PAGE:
Utah tax reform hits poor and rural residents the hardest

Originally appeared in the Salt Lake Tribune, December 29th, 2019

In a special legislative session called by Gov. Gary Herbert recently, our elected officials decided to package a tax hike under the guise of a tax break, and now they’re patting themselves on the back for it.

Those of us in economically depressed and rural parts of the state are going to feel the brunt of the burden once again. And what’s worse? We’ll probably re-elect the people who did it to us.

In short, the new code amounts to an income tax break of less than half a percent, meaning the average household in rural Utah will keep about $150 more next year than they did in 2019. That’s about $6 dollars per paycheck for those keeping track. To cover for that tax break, our elected officials decided that their constituents should pay more for the one thing we all need — food.

If you live in Carbon or Emery county, your elected officials voted to raise the price of your groceries. Think about that. Our legislators saw fit to pass a bill that raises the tax on chicken and cereal from 1.75% to 4.85%. Maybe that doesn’t sound like much when you consider a single trip to the grocery store, but it’s pretty significant in the world of annual state budgets and household incomes.

According to the USDA, families with the lowest incomes in the country spend as much as 35% of their paycheck on groceries. For most people in rural Utah, one-third of every dollar they make goes to food. In comparison, the most wealthy spend around 8% of their total income on eating. So sure, the average household gets to keep $6 in their check every two weeks, but most of it goes back to the state when we buy our dinner.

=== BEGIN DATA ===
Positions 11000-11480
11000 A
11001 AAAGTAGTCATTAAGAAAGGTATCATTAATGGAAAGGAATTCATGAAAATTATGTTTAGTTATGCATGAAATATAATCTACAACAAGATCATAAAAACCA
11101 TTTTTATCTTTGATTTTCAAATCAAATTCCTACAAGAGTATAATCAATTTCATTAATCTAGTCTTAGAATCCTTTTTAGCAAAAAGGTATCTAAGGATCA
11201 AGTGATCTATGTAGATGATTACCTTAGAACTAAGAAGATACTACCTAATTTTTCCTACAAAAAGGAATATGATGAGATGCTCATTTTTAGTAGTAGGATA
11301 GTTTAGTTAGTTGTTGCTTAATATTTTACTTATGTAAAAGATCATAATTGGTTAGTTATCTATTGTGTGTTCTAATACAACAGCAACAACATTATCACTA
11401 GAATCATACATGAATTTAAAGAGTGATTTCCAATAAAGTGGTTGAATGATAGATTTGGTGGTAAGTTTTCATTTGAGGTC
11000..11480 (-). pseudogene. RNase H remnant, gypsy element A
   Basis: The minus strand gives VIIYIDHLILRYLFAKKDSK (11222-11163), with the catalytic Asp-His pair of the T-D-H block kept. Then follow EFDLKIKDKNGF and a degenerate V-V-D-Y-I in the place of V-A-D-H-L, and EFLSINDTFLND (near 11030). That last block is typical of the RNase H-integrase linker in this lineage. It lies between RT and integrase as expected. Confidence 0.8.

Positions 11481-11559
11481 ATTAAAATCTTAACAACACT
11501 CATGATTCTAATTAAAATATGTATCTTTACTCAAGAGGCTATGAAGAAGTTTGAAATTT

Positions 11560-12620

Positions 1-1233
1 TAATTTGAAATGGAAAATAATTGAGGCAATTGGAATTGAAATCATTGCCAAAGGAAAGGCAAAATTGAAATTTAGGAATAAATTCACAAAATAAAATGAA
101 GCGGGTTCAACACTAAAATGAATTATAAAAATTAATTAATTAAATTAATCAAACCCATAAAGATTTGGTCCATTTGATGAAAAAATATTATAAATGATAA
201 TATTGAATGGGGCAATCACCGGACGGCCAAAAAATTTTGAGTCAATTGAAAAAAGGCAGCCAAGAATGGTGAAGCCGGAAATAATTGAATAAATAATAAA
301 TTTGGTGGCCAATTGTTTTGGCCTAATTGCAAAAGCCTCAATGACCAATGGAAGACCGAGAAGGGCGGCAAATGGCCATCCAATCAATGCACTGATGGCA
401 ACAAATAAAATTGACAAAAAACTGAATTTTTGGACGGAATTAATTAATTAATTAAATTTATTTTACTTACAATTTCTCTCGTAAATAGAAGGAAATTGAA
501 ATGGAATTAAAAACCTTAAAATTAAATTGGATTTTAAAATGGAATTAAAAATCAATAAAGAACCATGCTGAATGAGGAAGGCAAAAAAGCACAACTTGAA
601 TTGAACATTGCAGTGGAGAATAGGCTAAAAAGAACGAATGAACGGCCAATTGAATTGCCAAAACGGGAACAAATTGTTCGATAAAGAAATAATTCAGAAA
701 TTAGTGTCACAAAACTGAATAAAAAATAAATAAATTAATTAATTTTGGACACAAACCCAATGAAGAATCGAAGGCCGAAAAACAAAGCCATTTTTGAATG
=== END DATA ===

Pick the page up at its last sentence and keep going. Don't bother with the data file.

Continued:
As if that wasn’t bad enough, to make up for the cut in income tax — which is, in effect, a revenue cut for public education — there are rumors that maybe the Legislature will take money from property taxes to help fund our schools. After the last special session, it’s hard to have faith that our elected officials will give much thought to the fact that property tax rates in rural Utah are notoriously higher than those in urban areas.

With the special session behind us, the problem is not so much that our representatives voted to put a heavier burden on the majority of their constituents, it’s that their constituents likely won’t hold them accountable for it.

An alternative tax plan was on the table, one that would have addressed the problems in state revenue, simplified the code, offered a more substantial tax break and set the state up for the future of our shifting economy. The only problem is that it was written by the wrong party.

Politicians often talk about a problem in a way that sounds like they’re offering a solution. This trick, they imagine, is part of their job. The truth is, they’re doing something any of us can do. It’s not hard to identify a problem in our world.

A legislator’s job is to find a good solution to the problems we identify. That’s why we give them power. Under one-party rule, our representatives have passed legislation that no one seems to like and unfairly impacts the poor.

The solution to that problem is easy. It’s time for us to vote them out.

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